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The Consumer Electronics Show (CES) kicks off tomorrow (Wednesday) night with a keynote address from Microsoft Corp. (Nasdaq: MSFT) Chief Executive Officer Steve Balmer. But the big attraction at the Las Vegas conference will be the so-called "combination chips" expected to be unveiled by Intel Corp. (Nasdaq: INTC) and Advanced Micro Devices Inc. (Nasdaq: AMD).
The highly-anticipated chips could deliver one of the biggest advances in years for the
technology that powers laptop and desktop computers, according to a report in The Wall Street Journal.
The new chips are designed to incorporate the microprocessors that calculate formulas and run the software on most personal computers with the more obscure graphics processing units (GPU) – the devices responsible for rendering images in video games and movies and converting audio files for listening.
The integrated chips are expected to allow lower-priced PCs to perform complicated tasks like displaying high-definition movies and video games that had previously been reserved for more expensive units with faster processing speeds.
By putting the central processor and GPU on one piece of silicon, the new technology cuts the distance electrical signals must travel. That could drastically speed up processing, reduce the size and number of components, and slash production costs for computer-makers.
The innovative chips are "going to change the way people build PCs and buy PCs," Intel CEO Paul Ottelini predicted earlier this month at an investor conference.
The new chip represents a major overhaul of Intel's Core product line, which has roughly an 80% share of the microprocessors used in PCs.
Code-named Sandy Bridge, the chip combines GPU circuitry previously offered on separate chipsets with Intel's Core processor. The new chip will deliver improved video capabilities and other undisclosed technologies Intel is planning to launch with a marketing campaign called Visibly Smart, The Journal reported.
The debate surrounding the combination chips centers on whether they will perform as well as the separate components.
Officials at Nvidia Corp. (Nasdaq: NVDA), a major GPU chipmaker, contend the new Intel chips aren't capable of running some of the more complicated applications, which require a Microsoft programming technology called DirectX 11.
Intel insists Sandy Bridge will adequately run the most widely used applications, although the chip giant so far hasn't released performance estimates for the new chips.
For its part, AMD is using the CES trade show to introduce a GPU/microprocessor chip which is aimed at laptops in the $200 to $500 range after its efforts to build a higher-end combination chip called Fusion took longer than anticipated.
The benefits of the new technology won't be revealed until after the CES show, which is when computer makers are expected to disclose their plans for using the combination chips.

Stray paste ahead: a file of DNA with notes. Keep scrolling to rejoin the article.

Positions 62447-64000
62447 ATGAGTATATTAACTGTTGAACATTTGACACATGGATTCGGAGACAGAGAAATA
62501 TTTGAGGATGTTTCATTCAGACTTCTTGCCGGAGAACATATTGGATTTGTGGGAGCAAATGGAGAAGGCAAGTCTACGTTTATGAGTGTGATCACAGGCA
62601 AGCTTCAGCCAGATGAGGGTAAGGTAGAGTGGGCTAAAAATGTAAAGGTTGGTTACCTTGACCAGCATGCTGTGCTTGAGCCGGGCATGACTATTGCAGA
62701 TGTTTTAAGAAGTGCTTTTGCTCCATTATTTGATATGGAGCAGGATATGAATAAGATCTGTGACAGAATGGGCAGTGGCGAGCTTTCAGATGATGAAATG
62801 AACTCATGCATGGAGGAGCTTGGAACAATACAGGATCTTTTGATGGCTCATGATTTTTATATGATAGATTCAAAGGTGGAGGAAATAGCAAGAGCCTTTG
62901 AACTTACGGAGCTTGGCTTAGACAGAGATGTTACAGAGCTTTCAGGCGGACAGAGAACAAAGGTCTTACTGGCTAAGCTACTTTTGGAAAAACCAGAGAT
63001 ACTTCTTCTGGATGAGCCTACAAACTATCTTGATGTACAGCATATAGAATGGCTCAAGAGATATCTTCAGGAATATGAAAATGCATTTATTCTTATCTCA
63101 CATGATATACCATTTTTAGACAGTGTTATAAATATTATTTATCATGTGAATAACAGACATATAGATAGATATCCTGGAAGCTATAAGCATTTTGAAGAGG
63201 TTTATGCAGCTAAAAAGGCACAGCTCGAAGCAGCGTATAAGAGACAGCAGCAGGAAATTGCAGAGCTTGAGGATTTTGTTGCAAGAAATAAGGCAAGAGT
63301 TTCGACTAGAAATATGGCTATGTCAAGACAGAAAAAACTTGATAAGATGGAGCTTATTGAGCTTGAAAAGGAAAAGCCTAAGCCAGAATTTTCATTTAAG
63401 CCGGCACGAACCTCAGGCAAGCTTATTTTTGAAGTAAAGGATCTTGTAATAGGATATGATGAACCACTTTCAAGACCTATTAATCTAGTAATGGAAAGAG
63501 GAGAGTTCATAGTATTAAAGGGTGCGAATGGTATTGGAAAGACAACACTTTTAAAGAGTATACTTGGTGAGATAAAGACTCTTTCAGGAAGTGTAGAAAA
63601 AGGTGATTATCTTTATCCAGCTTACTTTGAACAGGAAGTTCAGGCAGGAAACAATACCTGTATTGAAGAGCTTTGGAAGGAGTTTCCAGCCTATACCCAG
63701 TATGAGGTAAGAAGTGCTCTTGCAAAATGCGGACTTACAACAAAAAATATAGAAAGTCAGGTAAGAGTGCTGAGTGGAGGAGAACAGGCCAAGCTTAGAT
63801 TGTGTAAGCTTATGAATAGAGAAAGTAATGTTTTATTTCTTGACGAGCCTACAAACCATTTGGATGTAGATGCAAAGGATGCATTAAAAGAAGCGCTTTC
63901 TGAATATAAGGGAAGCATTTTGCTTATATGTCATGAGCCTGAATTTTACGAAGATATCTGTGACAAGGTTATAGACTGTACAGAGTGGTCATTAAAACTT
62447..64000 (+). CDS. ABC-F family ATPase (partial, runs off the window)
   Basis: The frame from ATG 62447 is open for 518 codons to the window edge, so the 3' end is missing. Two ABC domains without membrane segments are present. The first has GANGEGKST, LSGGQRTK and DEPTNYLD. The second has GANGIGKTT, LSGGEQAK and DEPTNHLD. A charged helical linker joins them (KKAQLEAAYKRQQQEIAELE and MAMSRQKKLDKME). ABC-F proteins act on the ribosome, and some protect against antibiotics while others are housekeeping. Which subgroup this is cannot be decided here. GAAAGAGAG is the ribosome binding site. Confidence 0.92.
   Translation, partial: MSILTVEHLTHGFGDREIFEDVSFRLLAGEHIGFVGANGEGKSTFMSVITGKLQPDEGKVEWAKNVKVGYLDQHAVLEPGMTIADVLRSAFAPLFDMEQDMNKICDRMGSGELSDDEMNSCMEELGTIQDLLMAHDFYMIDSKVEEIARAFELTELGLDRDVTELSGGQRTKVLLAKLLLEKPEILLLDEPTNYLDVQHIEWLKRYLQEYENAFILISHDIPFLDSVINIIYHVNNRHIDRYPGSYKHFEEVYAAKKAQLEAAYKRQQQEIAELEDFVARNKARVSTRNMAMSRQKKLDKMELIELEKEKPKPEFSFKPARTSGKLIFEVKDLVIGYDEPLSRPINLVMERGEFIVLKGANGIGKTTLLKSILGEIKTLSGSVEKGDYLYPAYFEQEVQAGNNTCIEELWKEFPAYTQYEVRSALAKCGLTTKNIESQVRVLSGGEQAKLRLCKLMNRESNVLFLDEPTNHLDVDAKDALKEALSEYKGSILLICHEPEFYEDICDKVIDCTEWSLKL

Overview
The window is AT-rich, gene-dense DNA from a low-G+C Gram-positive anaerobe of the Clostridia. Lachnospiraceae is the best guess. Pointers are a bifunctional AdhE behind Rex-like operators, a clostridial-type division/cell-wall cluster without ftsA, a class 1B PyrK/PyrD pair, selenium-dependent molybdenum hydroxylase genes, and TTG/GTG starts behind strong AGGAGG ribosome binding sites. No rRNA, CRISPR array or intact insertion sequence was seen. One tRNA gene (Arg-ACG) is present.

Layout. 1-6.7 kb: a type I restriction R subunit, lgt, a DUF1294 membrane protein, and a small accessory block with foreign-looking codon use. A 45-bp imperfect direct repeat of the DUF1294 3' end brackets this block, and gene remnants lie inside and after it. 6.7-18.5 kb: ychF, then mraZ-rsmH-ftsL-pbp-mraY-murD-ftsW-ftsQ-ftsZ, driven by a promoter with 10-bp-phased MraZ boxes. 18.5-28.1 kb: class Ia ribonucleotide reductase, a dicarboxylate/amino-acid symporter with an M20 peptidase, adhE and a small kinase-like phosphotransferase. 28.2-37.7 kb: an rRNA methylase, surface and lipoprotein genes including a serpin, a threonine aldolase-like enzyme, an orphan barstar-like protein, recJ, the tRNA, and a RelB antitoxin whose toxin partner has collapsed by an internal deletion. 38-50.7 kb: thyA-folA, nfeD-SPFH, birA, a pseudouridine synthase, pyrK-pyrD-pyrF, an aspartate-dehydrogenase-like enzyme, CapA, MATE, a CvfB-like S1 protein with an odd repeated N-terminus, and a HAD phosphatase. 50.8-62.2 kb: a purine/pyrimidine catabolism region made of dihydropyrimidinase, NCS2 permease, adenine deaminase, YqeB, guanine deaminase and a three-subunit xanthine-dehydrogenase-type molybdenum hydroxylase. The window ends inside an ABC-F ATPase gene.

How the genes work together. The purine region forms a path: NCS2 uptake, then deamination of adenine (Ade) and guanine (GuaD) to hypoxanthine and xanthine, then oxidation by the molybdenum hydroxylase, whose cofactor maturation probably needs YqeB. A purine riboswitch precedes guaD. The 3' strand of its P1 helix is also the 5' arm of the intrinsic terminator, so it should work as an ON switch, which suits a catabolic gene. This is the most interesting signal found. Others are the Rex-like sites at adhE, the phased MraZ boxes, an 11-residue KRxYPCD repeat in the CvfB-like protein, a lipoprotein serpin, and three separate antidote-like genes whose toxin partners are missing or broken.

The Future on Display
Intel and AMD won't be the only companies using the CES to showcase the new technologies that will end up under the tree next Christmas. The world's largest gathering of consumer electronics makers typically thrills salivating techies and throngs of journalists with revolutionary new products.
Among items that have been introduced at CES over the years were the VCR in 1970, the camcorder and CD player in 1981, and HDTV in 1998.
More recently, exhibitors introduced 3D HDTV's, tablet computers, and smartphones.
CES is put on by the Consumer Electronics Association (CEA), which predicts that tablets and 3D TV's will continue to attract attention.
However, the biggest story in 2011 will be the delivery of Internet-based content to the television set, according to Shawn Dubrovac, CEA's Chief Economist and Director of Research.
Unlike last year, "This won't be about the technical feasibility of bringing the Internet to the TV, this will be about the meaningfulness for the end-user of marrying the TV with the Internet," Dubrovac told RTT News.
Because consumers do not replace TVs frequently, Dubrovac expects an increasing number of set-top boxes (and accompanying services) will be launched at the 2011 CES.
Google Inc.'s (Nasdaq: GOOG) TV products like Logitech International SA's (Nasdaq: LOGI) Revue may be on display despite rumors that the Internet giant would rather refine its software before showcasing at CES.
While on-line TV will be on the front-burner in Sin City next week, tablet computers will continue to be a hot topic among the more than 125,000 attendees and 2,500 exhibitors.
Apple Inc. (Nasdaq: AAPL) likely sold more than 10 million iPads in 2010, with the only real competition for technophobe's dollars coming from Samsung's Galaxy.
Several companies are looking to enter the market in 2011, and many are expected to unveil tablets running on Google's popular Android operating system.
Research in Motion Ltd. (Nasdaq: RIMM) and Toshiba Corp. (PINK: TOSBF) are a few key players expected to enter the fray, while Samsung is expected to up the ante with a newer version of the Galaxy tablet.
News & Related Story Links:
- Wall Street Journal:
Intel, AMD to Unveil Combination Chips
- RTT News:
CES 2011: Internet TV, Tablet Computers To Take Center Stage
- Money Morning:
Hot Stocks: The iPad Proves It's Not What Apple Sells, It's How Apple Sells It